Review article| Volume 23, SUPPLEMENT 1, S38-S43, December 2001

Importance of Rett syndrome in child neurology

  • Henry G. Dunn
    Division of Neurology, Room A306, British Columbia's Children's Hospital, 4480 Oak Street, Vancouver, BC V6H 3V4, Canada. Tel.: +1-604-875-2121; fax: +1-604-875-2285
    Department of Pediatrics, University of British Columbia, Vancouver, BC Canada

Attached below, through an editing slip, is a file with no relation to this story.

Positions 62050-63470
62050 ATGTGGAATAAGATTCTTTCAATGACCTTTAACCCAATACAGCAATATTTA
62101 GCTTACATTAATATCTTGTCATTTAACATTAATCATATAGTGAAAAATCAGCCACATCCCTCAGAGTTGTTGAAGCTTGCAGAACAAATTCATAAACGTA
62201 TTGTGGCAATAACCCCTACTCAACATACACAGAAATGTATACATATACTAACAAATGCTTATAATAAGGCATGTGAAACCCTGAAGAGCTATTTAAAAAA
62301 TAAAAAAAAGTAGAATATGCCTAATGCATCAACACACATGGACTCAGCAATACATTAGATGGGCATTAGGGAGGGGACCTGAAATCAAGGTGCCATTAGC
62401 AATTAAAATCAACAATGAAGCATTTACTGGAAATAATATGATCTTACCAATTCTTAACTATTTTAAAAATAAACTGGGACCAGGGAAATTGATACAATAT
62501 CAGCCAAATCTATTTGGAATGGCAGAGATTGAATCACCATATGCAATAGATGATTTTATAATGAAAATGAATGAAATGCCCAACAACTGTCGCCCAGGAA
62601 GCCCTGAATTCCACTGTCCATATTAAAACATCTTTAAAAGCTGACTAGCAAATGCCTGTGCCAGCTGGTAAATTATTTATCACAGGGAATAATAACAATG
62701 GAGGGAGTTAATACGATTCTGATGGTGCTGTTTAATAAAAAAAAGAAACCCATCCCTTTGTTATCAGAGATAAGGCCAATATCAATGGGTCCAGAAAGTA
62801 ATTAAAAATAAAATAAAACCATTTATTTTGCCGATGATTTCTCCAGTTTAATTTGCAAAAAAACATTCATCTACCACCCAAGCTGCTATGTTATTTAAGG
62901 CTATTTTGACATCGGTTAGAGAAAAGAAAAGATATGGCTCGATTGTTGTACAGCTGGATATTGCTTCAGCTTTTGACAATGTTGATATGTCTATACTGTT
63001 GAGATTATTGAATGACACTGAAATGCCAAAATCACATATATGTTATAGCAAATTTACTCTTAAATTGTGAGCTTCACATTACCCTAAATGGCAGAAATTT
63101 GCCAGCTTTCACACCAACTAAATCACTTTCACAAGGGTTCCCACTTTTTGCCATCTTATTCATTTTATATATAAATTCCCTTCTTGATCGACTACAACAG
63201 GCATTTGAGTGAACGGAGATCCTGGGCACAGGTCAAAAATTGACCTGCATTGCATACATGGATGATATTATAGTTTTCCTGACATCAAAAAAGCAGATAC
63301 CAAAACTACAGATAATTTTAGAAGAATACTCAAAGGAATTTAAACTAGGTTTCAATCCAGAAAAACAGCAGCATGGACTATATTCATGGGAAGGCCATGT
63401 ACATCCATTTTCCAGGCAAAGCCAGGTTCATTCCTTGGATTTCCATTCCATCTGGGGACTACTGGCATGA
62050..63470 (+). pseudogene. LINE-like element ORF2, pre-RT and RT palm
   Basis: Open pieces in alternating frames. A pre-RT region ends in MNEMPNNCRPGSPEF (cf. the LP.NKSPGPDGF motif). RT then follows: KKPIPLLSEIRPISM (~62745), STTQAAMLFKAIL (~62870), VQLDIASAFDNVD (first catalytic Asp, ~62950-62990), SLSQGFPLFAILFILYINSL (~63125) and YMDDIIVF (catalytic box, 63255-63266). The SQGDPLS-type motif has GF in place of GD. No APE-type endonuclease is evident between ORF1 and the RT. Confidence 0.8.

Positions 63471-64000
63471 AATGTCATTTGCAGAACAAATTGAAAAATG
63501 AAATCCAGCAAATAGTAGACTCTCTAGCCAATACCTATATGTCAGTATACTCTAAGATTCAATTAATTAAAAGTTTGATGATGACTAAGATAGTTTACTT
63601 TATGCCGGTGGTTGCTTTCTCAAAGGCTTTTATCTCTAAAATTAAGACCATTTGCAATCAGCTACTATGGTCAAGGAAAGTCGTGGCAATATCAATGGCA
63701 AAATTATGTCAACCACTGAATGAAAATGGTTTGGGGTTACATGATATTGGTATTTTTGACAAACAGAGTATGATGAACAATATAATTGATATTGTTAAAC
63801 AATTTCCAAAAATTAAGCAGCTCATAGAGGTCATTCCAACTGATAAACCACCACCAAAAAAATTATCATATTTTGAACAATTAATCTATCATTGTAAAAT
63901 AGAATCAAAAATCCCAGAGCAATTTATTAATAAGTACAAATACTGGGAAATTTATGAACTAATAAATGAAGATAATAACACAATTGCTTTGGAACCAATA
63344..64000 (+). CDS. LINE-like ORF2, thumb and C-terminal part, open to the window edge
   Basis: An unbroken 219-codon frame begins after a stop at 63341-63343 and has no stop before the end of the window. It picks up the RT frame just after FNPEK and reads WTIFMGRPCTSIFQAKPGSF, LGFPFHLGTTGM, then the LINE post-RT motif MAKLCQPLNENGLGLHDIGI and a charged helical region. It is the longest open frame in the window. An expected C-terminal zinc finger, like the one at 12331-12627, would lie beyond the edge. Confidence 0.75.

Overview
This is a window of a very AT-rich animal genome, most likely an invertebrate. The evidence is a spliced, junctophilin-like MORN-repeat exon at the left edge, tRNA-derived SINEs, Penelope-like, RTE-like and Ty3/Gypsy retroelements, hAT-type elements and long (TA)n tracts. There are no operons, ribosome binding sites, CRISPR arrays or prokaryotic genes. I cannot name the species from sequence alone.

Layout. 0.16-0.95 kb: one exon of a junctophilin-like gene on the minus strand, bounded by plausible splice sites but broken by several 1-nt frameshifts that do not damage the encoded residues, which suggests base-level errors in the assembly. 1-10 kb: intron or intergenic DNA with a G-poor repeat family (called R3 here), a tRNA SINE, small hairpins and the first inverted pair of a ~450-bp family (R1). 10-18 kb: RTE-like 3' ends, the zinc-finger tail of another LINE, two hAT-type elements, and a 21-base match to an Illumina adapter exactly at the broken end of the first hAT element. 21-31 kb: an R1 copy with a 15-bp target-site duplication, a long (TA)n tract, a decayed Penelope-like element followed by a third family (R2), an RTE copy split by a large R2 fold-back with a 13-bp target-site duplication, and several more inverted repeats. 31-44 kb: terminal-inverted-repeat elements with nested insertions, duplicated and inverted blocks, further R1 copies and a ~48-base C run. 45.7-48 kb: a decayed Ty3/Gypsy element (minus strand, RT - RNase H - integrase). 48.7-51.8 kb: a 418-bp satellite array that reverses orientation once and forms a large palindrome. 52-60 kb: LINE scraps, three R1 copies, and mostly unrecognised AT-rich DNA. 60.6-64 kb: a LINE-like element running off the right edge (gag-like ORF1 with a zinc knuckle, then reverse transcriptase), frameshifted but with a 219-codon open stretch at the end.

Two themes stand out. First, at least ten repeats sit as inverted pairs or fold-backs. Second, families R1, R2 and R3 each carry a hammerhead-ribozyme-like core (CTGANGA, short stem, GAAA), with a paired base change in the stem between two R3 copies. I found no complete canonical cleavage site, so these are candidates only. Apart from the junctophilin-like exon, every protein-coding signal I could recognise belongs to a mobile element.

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      The syndrome of brain atrophy in girls described by Andreas Rett in 1966 [Rett, Wien Klin Wochenschr, 1966;116:723–726] was brought to the attention of the English-speaking world by Hagberg et al. in 1983 [Hagberg et al., Ann Neurol, 1983;14:471–479]. Four clinical stages after the age of 6 months were described in classical cases of Rett syndrome (RS), namely early onset stagnation at 6 months to 11/2 years, the rapid destructive stage at 1–3 years, the pseudo-stationary stage from pre-school to school years, and the late motor deterioration stage at 15–30 or more years. The rapid destructive stage causes profound dementia with loss of speech and hand skills, stereotypic movements, ataxia, apraxia, irregular breathing with hyperventilation while awake, and frequently seizures. Most cases are isolated in their families, apart from identical twins. However, linkage studies in rare familial cases suggested a critical region at Xq28. In 1999 American investigators found several mutations in the X-linked gene MECP2 encoding Methyl-CpG-binding protein 2 in a proportion of Rett patients. The protein MeCP2 can bind methylated DNA and when mutated may interfere with transcriptional silencing of other genes and result in abnormal chromatin assembly. Many different mutations of the protein are being studied in humans and in mice. Neuropathological studies have shown decreased brain growth and decreased size of individual neurons, with thinned dendrites in some cortical layers, and abnormalities in substantia nigra, suggestive of deficient synaptogenic development, probably starting before birth. Electrophysiology demonstrates progressively abnormal electroencephalograms (EEG) in the first three stages of the syndrome, with some subsequent improvement and occurrence of pseudoseizures. Neurometabolic factors are discussed in detail, particularly reduced levels of dopamine, serotonin, noradrenaline and choline acetyltransferase (ChAT) in brain, also estimation of nerve growth factors, endorphin, substance P, glutamate and other amino acids and their receptor levels. Autonomic dysfunction is described, particularly reduced vagal and overactive sympathetic activity. Neuro-imaging may be required for further investigation, as shown in the differential diagnosis.


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